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Uncertain Knowledge

Phillip Hallam-Baker

The establishment media frequently attack the Internet as spreading inaccurate, unchecked rumors as news. While that is certainly true, the Internet is also demonstrating that the establishment media is no better.

In the past weeks we have been told that the Stuxnet virus was written by US and Israeli intelligence. The evidence? Some un-named Israeli intelligence officers grinned broadly at reporters when the subject was mentioned. Is that what it has come to?

Of course there are factions in Israel and the US who would very much like to claim responsibility for the attack. The same people who lobbied to start a second war in the Middle East before the war in Afghanistan was finished have been lobbying to start a third war for a very long time. Given the ignominious role that the New York Times played in relaying official disinformation used to justify the war in Iraq, we might perhaps hope that they would be more skeptical of the Iran war caucus.

And now we have all sorts of reports coming out of Egypt telling us how the Internet was taken down. And of course anyone wanting to speculate can get themselves into print. But nobody observing from outside Egypt has had any contact with the people involved as the Internet is down. So far I have heard four different claims 'explaining' how the Internet was turned off. Two are clearly nonsense and the other two are plausible but suggest that the Egyptian government was improvising and relied on the ISPs accepting the government demand rather than executing a longstanding emergency plan and employing a 'kill switch' that had been embedded in the underlying teleco network for that very purpose.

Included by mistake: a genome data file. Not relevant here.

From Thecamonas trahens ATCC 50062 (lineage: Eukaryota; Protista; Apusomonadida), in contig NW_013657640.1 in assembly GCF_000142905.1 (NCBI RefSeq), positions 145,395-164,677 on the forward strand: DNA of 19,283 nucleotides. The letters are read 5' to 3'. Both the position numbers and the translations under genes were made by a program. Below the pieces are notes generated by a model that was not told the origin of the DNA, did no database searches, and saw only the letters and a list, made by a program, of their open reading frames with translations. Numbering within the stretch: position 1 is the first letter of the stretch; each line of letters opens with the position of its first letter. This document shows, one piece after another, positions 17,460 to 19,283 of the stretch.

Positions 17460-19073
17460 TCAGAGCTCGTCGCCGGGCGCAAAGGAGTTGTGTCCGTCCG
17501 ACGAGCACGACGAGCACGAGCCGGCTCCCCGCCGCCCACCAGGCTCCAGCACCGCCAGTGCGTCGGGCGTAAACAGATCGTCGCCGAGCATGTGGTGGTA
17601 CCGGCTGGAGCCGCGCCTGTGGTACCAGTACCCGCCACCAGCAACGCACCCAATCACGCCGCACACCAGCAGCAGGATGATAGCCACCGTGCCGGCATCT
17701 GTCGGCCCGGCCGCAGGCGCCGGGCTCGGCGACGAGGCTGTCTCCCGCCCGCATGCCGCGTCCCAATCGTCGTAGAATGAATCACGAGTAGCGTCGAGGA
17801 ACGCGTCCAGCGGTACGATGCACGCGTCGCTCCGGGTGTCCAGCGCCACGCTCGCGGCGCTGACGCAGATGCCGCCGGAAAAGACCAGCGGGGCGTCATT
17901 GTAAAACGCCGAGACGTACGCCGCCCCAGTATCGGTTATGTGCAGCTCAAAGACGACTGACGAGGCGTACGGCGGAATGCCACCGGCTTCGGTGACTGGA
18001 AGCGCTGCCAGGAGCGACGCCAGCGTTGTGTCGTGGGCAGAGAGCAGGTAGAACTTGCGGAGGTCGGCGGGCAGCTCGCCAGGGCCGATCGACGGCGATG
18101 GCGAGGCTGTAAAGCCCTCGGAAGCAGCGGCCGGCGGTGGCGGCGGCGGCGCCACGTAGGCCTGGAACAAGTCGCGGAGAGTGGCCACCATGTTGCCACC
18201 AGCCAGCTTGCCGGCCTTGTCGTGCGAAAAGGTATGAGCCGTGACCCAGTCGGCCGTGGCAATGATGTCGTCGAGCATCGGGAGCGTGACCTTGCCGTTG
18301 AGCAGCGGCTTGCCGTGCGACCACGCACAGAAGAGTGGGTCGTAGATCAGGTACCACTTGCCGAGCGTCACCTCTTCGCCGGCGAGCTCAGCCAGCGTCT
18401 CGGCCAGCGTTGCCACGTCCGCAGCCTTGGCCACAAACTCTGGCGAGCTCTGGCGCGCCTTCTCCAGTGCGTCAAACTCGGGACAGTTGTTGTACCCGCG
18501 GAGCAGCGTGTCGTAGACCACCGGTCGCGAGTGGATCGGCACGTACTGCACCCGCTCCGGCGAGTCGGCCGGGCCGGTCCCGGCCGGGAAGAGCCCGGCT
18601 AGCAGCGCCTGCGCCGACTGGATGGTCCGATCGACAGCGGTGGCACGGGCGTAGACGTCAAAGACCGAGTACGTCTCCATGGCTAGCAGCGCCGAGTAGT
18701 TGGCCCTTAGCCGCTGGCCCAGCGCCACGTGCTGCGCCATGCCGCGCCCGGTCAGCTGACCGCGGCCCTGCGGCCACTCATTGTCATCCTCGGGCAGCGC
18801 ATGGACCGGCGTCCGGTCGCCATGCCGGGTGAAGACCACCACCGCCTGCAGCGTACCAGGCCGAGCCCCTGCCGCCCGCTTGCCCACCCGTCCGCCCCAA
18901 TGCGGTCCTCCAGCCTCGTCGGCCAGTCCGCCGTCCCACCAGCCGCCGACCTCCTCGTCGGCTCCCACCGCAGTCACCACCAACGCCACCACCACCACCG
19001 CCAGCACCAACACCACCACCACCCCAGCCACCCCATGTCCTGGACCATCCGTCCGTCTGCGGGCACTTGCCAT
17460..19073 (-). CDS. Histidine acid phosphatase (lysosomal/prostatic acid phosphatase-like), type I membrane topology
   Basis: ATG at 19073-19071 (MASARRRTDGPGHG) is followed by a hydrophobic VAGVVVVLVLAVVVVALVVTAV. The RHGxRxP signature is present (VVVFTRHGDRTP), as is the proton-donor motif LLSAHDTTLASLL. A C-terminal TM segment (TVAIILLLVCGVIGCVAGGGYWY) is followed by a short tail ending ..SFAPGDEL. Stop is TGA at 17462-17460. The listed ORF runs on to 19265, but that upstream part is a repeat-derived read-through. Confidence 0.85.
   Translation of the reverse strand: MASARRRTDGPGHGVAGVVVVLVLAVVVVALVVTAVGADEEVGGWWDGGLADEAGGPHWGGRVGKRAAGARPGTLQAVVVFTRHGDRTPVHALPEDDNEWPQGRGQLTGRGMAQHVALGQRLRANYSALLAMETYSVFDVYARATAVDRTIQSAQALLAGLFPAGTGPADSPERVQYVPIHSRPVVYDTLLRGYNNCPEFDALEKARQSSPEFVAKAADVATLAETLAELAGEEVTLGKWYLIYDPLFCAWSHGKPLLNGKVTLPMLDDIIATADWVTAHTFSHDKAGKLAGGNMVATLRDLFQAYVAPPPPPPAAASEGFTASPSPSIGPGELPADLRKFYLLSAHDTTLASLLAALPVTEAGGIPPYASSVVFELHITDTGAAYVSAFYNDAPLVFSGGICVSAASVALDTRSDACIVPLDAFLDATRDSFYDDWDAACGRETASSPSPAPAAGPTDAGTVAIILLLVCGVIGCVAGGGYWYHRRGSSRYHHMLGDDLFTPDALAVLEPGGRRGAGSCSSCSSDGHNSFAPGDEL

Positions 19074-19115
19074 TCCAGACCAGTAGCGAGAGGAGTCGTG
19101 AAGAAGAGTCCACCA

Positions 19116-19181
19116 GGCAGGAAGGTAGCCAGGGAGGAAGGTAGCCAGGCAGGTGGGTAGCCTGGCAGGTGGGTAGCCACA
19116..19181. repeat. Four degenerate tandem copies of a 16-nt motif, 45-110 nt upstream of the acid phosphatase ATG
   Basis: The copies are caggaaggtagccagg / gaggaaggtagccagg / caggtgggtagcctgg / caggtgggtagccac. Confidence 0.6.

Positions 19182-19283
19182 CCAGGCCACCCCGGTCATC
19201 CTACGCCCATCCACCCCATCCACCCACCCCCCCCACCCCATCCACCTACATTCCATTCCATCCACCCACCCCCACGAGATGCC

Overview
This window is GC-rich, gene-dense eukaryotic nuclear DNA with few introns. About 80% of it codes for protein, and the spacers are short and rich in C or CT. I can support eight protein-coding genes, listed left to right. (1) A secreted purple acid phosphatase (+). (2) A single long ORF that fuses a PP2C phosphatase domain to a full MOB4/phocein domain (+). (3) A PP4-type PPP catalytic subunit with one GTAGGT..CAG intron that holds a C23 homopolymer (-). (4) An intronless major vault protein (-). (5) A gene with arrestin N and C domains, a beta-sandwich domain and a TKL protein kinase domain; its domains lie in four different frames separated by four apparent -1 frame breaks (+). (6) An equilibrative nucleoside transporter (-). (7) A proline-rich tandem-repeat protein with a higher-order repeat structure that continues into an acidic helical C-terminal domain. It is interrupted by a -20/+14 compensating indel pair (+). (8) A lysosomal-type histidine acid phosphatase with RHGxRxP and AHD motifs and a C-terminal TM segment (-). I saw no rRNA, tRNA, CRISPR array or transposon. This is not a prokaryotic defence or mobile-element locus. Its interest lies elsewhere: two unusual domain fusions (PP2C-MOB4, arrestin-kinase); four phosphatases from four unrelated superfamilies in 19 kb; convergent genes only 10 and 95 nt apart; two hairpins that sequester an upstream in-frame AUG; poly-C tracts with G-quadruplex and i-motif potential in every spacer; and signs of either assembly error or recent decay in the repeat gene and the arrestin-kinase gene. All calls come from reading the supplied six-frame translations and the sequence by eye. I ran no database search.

None of this would matter if not for the fact that people want to make decisions based on this type of speculation. Yesterday I was told that we must 'immediately' 'fix' the Internet PKI in response to alleged events in Egypt. Oh and we don't have time to find out what might have happened.

As a tactical matter, I thought the Egyptian Internet shutdown to be a blunder on the part of the authorities. Facebook and Twitter can help form a movement, but once a movement bursts onto the street it is almost certainly self-sustaining. The Internet is the match, not the fire. All that the authorities have achieved by shutting the Internet down is to force people to go out onto the street to find out what is happening.

By Phillip Hallam-Baker, Consultant, Author, Speaker. More blog posts from Phillip Hallam-Baker can also be read here.

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